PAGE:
Spotting Dementia – in yourself and in others
By Marion Foreman. Published 2020-02-09
Diagnosing dementia early means that proactive support can be put in place to ensure loved ones are able to lead a fuller more independent life for longer
‘Dementia’ is a scary word and the thought that we might be developing it ourselves or that someone close to us might be showing signs can be very daunting. Hopefully in this series, of which this is the second article, we will highlight the positive actions we can take both before and after being diagnosed. As well as the pro-active support that is available to ensure we live a fuller more active life.
‘Why is diagnosis so important?’ you might ask, especially as we don’t have treatments that can stop the condition progressing. It’s important to remember there are lots of ways people can be supported to live well with dementia, even in the absence of drugs to slow the progression.
Even if you have a healthy lifestyle – what then? Are you guaranteed to be dementia free for the rest of your life? No, sorry, that’s not always what happens. Some of us will go on to develop dementia however we choose to live our lives. (But don’t stop – a healthy lifestyle is great for all sorts of physically problems and it will help you live as well as possible for a as long as possible.)
So if you are worried about dementia - what are you looking for?
- There is no clear list of what to look out for – everyone is different – but there are some common early symptoms;
- Memory loss – you may become aware that you need more prompts to remember things
- Difficulty concentrating – it gets complicated to keep your mind ‘on track’
- Getting confused when doing everyday tasks – maybe struggling to pay for things in shops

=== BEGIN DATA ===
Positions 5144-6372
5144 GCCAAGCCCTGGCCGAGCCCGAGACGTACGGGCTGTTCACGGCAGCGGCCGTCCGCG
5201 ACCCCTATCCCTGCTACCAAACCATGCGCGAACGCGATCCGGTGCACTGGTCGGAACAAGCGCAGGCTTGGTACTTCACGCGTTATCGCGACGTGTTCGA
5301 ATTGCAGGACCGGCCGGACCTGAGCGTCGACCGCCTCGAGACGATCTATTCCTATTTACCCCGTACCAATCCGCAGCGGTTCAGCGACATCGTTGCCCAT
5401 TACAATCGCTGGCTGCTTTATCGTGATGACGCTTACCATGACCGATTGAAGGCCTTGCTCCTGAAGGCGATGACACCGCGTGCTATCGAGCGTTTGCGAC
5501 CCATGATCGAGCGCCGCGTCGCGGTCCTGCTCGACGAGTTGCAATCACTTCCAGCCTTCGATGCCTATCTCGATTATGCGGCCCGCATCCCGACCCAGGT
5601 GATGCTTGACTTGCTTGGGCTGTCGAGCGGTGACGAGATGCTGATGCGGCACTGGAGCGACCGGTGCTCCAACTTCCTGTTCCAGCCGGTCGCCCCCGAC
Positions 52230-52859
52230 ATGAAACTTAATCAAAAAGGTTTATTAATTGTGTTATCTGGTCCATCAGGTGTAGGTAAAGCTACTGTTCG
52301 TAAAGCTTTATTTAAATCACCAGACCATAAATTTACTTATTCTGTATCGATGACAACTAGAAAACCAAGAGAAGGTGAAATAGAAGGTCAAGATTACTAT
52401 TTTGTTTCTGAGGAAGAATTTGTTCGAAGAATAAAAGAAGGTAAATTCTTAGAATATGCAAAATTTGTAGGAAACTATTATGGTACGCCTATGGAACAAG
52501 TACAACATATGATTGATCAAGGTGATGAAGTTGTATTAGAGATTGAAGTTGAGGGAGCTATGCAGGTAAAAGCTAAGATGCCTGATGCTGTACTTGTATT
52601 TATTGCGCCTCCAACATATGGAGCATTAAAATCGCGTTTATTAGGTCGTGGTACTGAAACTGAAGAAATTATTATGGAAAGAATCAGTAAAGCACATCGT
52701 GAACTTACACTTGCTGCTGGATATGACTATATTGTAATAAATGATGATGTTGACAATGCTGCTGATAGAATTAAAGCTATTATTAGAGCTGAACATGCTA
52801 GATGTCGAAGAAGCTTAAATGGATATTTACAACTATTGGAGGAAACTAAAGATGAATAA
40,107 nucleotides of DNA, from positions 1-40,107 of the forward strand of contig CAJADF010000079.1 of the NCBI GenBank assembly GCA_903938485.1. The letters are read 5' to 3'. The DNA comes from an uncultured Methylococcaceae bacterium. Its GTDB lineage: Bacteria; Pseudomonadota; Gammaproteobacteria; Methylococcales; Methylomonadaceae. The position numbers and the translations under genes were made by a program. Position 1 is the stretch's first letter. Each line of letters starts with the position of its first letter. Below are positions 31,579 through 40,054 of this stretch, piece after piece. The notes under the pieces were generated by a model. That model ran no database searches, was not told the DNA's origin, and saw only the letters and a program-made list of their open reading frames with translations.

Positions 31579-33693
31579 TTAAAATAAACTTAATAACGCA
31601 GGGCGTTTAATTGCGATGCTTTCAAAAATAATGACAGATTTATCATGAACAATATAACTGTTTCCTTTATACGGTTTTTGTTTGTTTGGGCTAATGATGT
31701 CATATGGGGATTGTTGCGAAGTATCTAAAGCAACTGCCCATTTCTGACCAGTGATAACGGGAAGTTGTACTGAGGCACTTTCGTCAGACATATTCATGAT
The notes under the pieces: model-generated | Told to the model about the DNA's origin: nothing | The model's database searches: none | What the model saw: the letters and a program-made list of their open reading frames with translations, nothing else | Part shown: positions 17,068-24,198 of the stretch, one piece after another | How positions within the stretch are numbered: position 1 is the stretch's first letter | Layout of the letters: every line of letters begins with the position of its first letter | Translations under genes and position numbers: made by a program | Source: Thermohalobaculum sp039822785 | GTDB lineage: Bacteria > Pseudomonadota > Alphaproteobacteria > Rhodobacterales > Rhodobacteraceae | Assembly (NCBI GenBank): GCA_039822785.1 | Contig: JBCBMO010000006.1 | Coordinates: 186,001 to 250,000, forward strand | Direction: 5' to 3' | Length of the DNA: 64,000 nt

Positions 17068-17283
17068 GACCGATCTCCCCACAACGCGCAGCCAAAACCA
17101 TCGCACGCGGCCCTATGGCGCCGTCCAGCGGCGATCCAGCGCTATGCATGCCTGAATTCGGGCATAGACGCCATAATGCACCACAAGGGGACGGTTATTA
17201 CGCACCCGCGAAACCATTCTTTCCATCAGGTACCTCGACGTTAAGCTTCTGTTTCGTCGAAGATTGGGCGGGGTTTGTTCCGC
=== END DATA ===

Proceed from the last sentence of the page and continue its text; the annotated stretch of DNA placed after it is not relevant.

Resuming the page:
- Struggling to find a word when you are having a conversation
- Not being sure about where you are or what time it is
- Noticing that your mood changes rather more than it ever did before
Don’t forget that we all have one or two of these things happen to us from time to time – it doesn’t necessarily mean that we are developing dementia. It’s more about looking at patterns and changes. You might notice that one of your parents ‘isn’t quite right’, nothing specific, just not as they always are. You might notice that you are feeling a bit muddled every now and again – that you struggle a bit to keep up with conversation, that you might have to concentrate very hard to keep ‘on track’.
There are many tests that can be done to fully assess for dementia – we will look at those in the next article.
There is also a great deal that can be done if there is a dementia diagnosis. Many people live very well for a long time with dementia – more about this later in the series.
Don’t despair, there is so much that you can do to ensure you or your loved ones continue to live a full and active life.